If, the argument goes, there was a natural relationship between words and things, then everyone would use the same word for a thing. Therefore because different languages use different names for things, there is no natural relationship - words are arbitrary. This is the current paradigm for thinking about the relationship between words and things. The hypothesis is made only slightly more sophisticated by an acknowledgement that our choice of words is not entirely free, but constrained by 'socially agreed rules' such as the phonetic pallet of a language. However this holds only if we first make the assumption that the thing being named is unitary and that it is viewed identically by everyone everywhere. Simple observation should be enough to tell us that things are not unitary they are complex, nor are people always agreed on what they perceive. And yet on this assumption rests most of contemporary linguistics!

Within any category of object there is a great deal of variation. A great-dane is a dog, as is a poodle or a corgi. But these creatures are really quite different in some ways as well. George Lakoff tells us that they fit the category dog because of their shared features, but that some will seem more typically like a dog to us, and some less. He refers to these typical category members as protoypes. This is crucial. When I say 'dog' I may have a different beast in mind than when you say 'dog', especially if we come from different cultures. Often we are quite atuned to such subtle differences. We have quite a few words in English: dog, canine, mutt, cur, hound, mongrel, spaniel, tyke, bitch, pup, pooch, 'man's best friend', plus as many as 200 breeds. And we probably know when each word fits. Sometimes I might even, if only ironically, dispute that the animal in question is a member of the category: "call that a dog?". Think about how we use dog in metaphors as refering to a subordinate position, or loyalty, or persistence, or a keen sense of smell. As well there are many ways to see a dog: as a working dog, a hunting dog, a lap dog, a guard dog, a circus dog, a food item, etc. We may change the word we use for the dog depending on whether the dog has shit on our carpet or not! "Dog" is not a simple unitary concept- it is, as we Buddhists say, compounded and has a subjective component. But because we have a tendency to focus unconsciously on prototypes, we come to believe that a dog is a dog is a dog.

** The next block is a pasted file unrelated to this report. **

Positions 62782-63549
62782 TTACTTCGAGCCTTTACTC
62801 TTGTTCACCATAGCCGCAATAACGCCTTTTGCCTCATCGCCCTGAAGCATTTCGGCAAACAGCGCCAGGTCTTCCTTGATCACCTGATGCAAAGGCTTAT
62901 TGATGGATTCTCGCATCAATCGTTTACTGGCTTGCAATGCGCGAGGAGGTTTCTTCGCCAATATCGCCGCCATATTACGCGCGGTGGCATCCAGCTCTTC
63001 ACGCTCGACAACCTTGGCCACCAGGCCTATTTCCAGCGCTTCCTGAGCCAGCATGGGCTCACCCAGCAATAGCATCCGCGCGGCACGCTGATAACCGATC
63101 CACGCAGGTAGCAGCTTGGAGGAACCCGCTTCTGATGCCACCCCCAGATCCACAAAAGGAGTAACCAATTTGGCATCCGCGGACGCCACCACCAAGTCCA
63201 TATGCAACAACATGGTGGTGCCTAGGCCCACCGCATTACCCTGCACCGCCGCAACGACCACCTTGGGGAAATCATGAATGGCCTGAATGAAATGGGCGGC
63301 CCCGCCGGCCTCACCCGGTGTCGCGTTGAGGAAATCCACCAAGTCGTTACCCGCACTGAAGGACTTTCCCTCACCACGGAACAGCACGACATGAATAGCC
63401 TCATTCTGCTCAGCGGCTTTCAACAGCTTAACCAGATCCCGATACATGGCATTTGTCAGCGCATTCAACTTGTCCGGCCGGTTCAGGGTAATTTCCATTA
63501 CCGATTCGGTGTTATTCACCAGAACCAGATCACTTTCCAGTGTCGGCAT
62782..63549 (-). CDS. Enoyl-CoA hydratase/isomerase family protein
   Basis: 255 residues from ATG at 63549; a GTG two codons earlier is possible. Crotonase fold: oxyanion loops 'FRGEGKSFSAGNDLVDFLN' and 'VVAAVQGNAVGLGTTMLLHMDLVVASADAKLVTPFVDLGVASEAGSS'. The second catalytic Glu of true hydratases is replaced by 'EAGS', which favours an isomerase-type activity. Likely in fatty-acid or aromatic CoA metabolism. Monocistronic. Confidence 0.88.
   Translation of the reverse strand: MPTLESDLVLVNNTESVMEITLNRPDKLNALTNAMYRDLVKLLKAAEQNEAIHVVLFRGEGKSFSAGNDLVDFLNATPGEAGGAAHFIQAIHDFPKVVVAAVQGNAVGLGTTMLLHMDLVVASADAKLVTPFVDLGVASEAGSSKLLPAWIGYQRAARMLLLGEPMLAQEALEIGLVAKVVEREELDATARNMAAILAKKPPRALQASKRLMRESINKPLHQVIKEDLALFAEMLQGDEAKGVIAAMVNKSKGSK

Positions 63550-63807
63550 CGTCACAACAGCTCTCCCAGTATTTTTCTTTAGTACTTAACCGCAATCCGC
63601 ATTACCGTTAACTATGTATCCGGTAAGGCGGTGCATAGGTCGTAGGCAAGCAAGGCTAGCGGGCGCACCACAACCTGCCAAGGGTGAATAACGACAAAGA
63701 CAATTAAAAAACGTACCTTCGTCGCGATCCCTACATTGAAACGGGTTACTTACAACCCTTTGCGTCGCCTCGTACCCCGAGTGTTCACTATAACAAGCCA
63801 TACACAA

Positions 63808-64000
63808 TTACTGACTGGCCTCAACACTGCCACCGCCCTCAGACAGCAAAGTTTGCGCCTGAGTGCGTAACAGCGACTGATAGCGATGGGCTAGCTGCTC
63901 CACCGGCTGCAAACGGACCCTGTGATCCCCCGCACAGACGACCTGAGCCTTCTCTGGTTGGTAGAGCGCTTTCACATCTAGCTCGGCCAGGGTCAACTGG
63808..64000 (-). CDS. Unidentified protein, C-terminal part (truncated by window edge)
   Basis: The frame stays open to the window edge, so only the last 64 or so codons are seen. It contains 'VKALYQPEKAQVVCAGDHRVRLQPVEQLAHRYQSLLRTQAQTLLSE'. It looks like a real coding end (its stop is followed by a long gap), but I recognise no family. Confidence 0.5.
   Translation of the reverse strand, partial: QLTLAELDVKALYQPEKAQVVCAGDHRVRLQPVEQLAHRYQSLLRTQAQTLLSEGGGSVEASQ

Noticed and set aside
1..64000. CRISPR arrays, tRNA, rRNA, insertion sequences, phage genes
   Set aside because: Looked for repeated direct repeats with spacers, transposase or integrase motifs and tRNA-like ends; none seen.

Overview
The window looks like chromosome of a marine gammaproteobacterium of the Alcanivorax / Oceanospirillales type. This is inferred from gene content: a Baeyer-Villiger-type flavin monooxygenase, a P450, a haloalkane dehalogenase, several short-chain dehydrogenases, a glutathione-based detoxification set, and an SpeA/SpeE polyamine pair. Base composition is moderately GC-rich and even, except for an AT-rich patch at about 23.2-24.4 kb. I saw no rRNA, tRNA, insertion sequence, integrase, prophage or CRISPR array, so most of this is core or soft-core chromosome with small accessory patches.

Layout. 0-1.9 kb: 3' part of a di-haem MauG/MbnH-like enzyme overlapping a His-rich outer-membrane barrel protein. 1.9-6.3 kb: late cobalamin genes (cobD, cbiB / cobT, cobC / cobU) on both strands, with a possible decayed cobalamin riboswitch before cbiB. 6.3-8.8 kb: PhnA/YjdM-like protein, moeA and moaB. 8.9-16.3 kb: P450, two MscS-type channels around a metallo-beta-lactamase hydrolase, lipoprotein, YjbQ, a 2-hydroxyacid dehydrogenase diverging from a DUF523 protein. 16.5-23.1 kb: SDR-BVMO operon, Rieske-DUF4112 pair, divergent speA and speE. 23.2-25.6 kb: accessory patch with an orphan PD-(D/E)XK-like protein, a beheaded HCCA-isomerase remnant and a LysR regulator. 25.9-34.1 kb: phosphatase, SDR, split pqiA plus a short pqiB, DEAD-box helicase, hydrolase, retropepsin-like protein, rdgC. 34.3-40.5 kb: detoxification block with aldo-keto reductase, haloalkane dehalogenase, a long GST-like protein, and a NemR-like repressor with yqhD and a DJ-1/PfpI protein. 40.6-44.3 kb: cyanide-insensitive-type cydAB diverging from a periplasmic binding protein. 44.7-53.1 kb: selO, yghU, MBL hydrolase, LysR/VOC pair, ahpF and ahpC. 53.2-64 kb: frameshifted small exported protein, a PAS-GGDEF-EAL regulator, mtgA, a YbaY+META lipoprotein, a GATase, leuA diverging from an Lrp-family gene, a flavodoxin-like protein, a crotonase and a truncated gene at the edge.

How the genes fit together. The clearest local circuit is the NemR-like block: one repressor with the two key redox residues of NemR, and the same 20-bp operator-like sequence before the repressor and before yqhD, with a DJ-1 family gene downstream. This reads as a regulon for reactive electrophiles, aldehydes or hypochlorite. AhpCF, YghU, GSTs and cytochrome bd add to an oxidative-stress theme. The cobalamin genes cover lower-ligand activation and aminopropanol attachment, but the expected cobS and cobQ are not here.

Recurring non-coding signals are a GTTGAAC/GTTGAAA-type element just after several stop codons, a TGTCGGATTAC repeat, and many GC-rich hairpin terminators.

If we have different images of the archetypal dog, and if perhaps we interact differently with dogs, and we actually do have a number of words to suit the occasion, then it makes perfect sense that someone from a another culture uses a different word to the one I use. This needn't lead to the conclusion that words are arbitrary, only to the conclusion that the relationship between words and things is complex, because we and things are complex.

What I'm arguing for is a more nuanced view of words, things, and the relationships between them - for a middle way. A Buddhist theory of naming, on the grounds of observation, must refuse to see things as either determined or random, these are extremes. Equally it would not see the complex as simple. It would refute the notion of "dogness" - an essence possessed by all dogs upon which the name hangs. Such an essence cannot be found. I've mainly address the question from the point of view of debunking the 'arbitrary' argument. Sometime I'd like to look at the other side of the equation - the 'naturalness argument.

Would it really have mattered if Juliet was a Montague? Well probably not, but it might have mattered if she had been a dog! Is this stuff important? Well I believe that the way we use words tells us a lot about the working of the mind, and to a Buddhist there is no more important subject!


* My thoughts on this are influenced in particular by:
George Lakoff (1987). Women, Fire and Dangerous Things. Uni of Chicago Press
George Lakoff and Mark Johnson (1980). Metaphors We Live By.
Uni of Chicago Press

05 April 2007

The Mystical ARAPACANA Alphabet

Manjughosa and his twin Manjusri are well known Mayahana figures. Both are youths of 16, the colour of a tiger's eye, brandishing a flaming sword, and holding a book - the Pefection of Wisdom in 8000 lines. Their mantra is pretty common in the FWBO as it's one of the nine chanted at the end of seven-fold pujas: oṃ a ra pa ca na dhiḥ. Om is a sacred Indian sound symbol which is at once very simple, but very difficult to write about without becoming trite. Dhih is a seed syllable which is associated with perfect wisdom. Again I find it difficult to write much about dhih. It seems to me that the om and dhih simply indicate that arapacana found a home in the generalised Mahayana cult of the dharani (about which more another time). However I recently turned up something interesting about arapacana that I would like to share.

arapacana is made up of the first five syllables of an alphabet which occurs in the Perfection of Wisdom in 25,000 lines - translated by Edward Conze as The Large Sutra on Perfect Wisdom. I need to clarify 'alphabet' a bit. Actually Sanskrit is a syllabic language, which means that a consonant is almost always associated with a vowel. The most basic, unmarked, form assumes the short 'a' vowel sound which you hear in the English word but. That's why the 'alphabet' is not written in roman characters as arpcn! So this alphabet is spelt out in the Sutra, and each syllable is associated with some aspect of perfect wisdom. A, for instance, stands for anutpada - unarisen - and refers to the idea that no actual 'things' ultimately exist, that there are just conglomerations of conditions which are constantly changing. One of the most important conditions being our perception and the associated mental processes.